Is Facebook really playing with space lasers? Well, maybe …

facebook space laser
Photo by Tobias Cornille on Unsplash

ITEM: There’s a very good chance Facebook is working on satellites that will use lasers to beam internet connectivity from space.

So says a report from IEEE Spectrum, which is full of suppositions and maybes, but nevertheless deduces that Facebook is undertaking such a task via a little-known subsidiary called PointView Tech, which is understood to be working on an experimental satellite called Athena, and last year applied to the FCC for permission to test E-band signals for delivering broadband connectivity to unserved and underserved areas.

Spectrum says it has obtained copies of construction permits from the County of Los Angeles that show PointView is building two detached observatories on Mount Wilson. The permits don’t say what the observatories will be used for, and PointView isn’t commenting, but Spectrum believes they could be used as ground stations for testing free-space optics links from its Athena satellite.

Obviously that’s just a guess, albeit an educated one. Facebook has already tested free-space optics using equipment from German firm Mynaric – last year, the two companies successfully set up a 10-Gbps connection between a ground station and a Cessna aircraft overhead.

Meanwhile, Spectrum notes, Facebook Connectivity Lab engineers Raichelle Aniceto and Slaven Moro have been researching the plausibility of free-space optics for satellite communications.

Aniceto gave a Tedx Talk on the topic in October last year. However, it’s worth noting she was talking about geostationary satellites, which would require a different optics system than the one developed by Mynaric. Laser communications for satellites is far from a new idea, but as Aniceto points out, the big challenge is accurately beaming a laser point-to-point at consistent power at a distance of 36,000 km. LEOsats could reduce the distance problem, but LEOsats are also moving targets, which creates the challenge of handing off the laser signal from one satellite to the next.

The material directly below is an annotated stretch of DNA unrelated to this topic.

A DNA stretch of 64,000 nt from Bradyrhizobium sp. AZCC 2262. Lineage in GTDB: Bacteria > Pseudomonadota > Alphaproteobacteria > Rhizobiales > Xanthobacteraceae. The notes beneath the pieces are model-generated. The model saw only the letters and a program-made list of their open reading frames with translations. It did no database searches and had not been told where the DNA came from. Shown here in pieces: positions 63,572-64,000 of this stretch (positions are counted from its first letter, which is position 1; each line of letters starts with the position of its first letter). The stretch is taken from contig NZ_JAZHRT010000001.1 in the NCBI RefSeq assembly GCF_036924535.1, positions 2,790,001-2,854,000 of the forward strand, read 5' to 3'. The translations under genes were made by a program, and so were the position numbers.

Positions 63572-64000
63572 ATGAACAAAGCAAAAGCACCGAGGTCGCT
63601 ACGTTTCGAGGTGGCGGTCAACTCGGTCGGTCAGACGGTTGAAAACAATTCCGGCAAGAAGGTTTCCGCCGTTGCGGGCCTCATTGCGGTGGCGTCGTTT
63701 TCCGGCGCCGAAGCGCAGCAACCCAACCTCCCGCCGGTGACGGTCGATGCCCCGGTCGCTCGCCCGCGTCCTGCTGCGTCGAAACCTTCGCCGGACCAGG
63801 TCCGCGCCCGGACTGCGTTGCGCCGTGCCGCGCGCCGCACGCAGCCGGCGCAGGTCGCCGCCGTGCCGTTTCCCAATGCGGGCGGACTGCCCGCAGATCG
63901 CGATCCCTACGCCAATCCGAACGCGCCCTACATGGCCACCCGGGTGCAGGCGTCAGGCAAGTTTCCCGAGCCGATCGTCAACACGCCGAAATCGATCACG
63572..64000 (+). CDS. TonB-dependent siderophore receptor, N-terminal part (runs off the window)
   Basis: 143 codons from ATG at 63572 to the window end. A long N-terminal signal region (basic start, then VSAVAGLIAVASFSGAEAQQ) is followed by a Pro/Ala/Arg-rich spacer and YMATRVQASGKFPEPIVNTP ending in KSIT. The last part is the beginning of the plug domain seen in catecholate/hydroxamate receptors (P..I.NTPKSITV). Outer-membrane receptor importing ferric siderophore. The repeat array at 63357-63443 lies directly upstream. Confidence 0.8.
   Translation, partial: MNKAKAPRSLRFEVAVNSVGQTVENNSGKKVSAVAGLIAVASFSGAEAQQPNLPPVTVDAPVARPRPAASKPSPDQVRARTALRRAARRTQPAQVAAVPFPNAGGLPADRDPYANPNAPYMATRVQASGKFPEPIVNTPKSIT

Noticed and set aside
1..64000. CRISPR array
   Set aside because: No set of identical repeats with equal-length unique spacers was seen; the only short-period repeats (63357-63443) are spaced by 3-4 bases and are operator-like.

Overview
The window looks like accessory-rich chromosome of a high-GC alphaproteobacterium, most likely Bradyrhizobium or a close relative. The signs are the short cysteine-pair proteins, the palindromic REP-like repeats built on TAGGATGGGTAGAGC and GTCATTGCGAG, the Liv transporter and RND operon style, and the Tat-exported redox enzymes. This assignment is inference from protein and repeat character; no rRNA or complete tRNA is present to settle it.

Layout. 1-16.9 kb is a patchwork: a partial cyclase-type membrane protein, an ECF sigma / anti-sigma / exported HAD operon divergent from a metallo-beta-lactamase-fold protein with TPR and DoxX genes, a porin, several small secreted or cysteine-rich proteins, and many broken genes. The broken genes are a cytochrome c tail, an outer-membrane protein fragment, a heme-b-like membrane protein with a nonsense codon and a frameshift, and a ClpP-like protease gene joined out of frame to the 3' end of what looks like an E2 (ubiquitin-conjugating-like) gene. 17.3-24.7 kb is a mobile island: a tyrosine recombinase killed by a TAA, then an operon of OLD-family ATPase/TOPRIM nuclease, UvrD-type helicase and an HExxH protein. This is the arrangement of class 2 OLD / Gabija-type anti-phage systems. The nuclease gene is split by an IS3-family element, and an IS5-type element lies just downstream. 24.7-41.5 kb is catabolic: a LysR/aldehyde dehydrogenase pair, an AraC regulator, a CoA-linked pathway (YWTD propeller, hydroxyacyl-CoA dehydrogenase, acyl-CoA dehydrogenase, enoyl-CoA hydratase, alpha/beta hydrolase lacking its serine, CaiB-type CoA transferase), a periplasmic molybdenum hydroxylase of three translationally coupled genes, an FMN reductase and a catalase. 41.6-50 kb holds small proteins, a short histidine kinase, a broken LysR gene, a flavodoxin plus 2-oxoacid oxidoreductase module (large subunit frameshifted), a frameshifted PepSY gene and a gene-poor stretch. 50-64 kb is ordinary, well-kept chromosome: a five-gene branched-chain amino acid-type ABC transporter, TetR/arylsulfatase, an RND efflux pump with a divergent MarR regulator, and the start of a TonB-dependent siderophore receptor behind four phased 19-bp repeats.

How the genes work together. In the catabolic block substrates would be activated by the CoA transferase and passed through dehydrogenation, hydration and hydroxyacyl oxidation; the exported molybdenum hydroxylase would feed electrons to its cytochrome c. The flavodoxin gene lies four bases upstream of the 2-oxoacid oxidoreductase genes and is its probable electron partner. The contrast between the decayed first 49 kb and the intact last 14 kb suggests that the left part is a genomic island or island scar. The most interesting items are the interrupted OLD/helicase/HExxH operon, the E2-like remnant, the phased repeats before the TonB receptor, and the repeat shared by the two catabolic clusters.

If PointView is indeed working on space lasers for Facebook, it wouldn’t be surprising – Facebook has been keen to develop alternative broadband access technologies, from its recently halted Aquila drone program to its work with the Telecom Infra Project to develop affordable and user-friendly open-source versions of networking equipment.

But even if the Spectrum report turns out to be correct, we’re likely several years away from seeing anything even remotely useful coming from it – at least as far as earth-to-space communications is concerned. To be sure, PointView isn’t the only outfit working on this, but for now laser communications in space have been limited to links between satellites, such as the European Data Relay System (EDRS), which has been in operation since 2016. Upcoming LEOsat projects such as LeoSat Inc and SpaceX Starlink also plan to use lasers for intersatellite links.

In any case, PointView reportedly plans to launch its Athena satellite early this year, so we’ll find out soon enough what exactly they have in mind.

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